Barry has chosen to insulate the walls internally. These old terraced houses are pretty small inside by current standards, so internal insulation will reduce the space even more. Small homes are a lot cheaper to keep warm though.

It is a big project which is underway, and has involved moving out while the work is completed. The roof and floors are not being neglected either with insulation board due to be fitted between the rafters and a thick layer of insulation added to the floor. It will be down to the details of the joints to ensure good air tightness.

The windows have been upgraded for double glazing at the side and rear of the building, but the front windows need to retain their original wooden appearance. Barry will be installing secondary glazing internally and is looking into the best way to seal it. On the front door Barry has opted to have a deep reveal to act as a barrier to draughts too.

Barry has solar hot water provided by evacuated tubes, which he had removed for maintenance. You can just make out the unit below the window, with one tube still attached. He saved money by buying the parts and building the system himself. Electricity is also from solar energy. Barry has a large array of PV panels for his workshop roof, as they are not allowed on the South facing house roof, due to the conservation status. These panels feed into a series of batteries and are off grid. This means that when the sun shines they will charge the batteries, giving Barry a low voltage supply of electricity, even in the event of a power cut.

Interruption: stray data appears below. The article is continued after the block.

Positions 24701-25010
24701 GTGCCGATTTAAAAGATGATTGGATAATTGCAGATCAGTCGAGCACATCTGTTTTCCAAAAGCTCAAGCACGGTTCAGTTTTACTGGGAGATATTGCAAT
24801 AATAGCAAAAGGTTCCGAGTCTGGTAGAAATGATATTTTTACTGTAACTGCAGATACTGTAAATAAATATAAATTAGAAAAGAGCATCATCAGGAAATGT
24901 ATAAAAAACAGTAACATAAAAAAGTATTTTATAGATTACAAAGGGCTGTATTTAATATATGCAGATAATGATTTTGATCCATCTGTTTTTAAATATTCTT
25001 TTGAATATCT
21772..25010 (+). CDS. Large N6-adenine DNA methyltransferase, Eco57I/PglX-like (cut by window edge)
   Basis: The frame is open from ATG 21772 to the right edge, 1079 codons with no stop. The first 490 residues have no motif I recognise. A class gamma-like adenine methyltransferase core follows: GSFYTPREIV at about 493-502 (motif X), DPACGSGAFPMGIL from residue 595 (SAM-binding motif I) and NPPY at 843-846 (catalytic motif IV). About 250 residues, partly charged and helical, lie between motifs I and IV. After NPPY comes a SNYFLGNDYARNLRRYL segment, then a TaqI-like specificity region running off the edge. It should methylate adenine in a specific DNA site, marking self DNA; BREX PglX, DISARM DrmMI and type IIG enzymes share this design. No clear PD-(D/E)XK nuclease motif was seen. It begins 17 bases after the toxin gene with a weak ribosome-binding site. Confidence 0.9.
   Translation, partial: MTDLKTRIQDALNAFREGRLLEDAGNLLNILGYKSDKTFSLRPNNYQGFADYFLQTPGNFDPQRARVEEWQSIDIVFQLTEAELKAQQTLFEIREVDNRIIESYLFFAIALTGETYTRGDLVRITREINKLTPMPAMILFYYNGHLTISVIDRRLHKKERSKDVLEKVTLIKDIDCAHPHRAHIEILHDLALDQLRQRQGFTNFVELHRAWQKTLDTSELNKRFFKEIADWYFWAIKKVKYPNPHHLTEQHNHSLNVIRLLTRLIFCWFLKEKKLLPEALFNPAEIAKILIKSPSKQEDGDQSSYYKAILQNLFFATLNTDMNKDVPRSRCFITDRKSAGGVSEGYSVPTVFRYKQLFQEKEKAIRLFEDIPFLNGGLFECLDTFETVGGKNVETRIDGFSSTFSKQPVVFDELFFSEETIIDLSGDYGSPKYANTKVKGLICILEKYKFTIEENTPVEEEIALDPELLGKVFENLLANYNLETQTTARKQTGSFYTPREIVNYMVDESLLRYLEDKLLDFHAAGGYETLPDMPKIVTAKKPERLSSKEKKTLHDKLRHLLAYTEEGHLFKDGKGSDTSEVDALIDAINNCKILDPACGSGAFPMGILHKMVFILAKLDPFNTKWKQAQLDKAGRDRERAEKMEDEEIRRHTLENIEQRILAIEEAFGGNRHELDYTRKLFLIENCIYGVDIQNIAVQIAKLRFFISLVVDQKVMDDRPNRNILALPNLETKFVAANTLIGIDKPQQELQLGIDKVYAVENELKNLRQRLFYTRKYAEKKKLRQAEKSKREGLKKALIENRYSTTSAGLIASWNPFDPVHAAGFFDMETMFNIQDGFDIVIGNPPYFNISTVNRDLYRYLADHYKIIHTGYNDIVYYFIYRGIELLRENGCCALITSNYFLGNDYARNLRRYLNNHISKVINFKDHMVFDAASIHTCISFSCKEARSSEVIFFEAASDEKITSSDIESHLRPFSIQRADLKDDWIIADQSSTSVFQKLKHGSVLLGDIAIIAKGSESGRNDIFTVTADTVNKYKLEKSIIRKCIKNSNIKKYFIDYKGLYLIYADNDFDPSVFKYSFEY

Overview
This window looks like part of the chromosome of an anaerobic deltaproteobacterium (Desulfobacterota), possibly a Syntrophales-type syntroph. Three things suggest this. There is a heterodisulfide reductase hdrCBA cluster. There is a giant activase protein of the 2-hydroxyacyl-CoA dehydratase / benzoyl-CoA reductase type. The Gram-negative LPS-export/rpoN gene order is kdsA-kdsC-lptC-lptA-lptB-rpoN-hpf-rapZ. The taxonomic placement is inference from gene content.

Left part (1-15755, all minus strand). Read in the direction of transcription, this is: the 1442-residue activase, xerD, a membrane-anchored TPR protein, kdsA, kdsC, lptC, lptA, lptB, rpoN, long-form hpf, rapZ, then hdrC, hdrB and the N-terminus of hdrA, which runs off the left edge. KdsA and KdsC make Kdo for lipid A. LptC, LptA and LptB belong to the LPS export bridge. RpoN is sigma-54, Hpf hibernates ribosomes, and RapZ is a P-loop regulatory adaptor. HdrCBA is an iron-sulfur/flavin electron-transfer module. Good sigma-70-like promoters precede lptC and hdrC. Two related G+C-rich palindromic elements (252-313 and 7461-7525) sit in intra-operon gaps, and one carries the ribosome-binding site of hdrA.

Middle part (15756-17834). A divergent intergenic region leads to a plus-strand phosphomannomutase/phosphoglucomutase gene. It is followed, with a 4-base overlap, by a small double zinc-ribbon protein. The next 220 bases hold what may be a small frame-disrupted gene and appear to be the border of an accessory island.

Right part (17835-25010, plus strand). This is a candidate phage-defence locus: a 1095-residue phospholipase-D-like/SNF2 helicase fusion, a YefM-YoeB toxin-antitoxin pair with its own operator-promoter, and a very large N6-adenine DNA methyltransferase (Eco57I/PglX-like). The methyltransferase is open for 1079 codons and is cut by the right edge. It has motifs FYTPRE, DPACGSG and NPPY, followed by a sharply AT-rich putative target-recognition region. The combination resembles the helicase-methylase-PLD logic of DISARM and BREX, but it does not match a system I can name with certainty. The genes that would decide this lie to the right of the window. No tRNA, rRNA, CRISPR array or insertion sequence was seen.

Barry does have a mains electricity supply which he can use if required, but generally he can manage with a low voltage supply. He would like to have a small wind turbine too on the main house, but again that is prohibited.

Barry uses his mains electricity wisely. For instance he will boil the kettle when he wakes in the morning, whilst the electricity is still on the night rate. He heats enough for 4 cups of tea and pours it into a thermos flask to last him the whole day. He also manages without a fridge by storing chilled goods in a container of cold water in the coolest north west corner of the house. Small regular shopping or 'skip-diving' trips also help to reduce the need for chilled food storage. By using the computers and internet access at the library he also avoids many of the standby devices that drain electricity.

The Open Homes visitors had plenty of questions for Barry and he was in his element talking about his ideas and green issues. It is very interesting to see how with a lot of ingenuity and a change of attitudes, it is possible to become more self-sufficient and live a sustainable and ecologically friendly lifestyle.


  1. Thank you for visiting my blog today as it has given me the chance to read your wonderful blog too.
    I am particularly interested in your blog as I have recently been attending my local 'Footpaths' group run Transition Leicester, so I will have a good read.

    1. Thanks. Your blog is giving me allotment inspiration and tips, so I hope you find mine useful too. Obviously not the posts on my allotment where you will have to shake your head and tut at my incompetent baby steps ;-)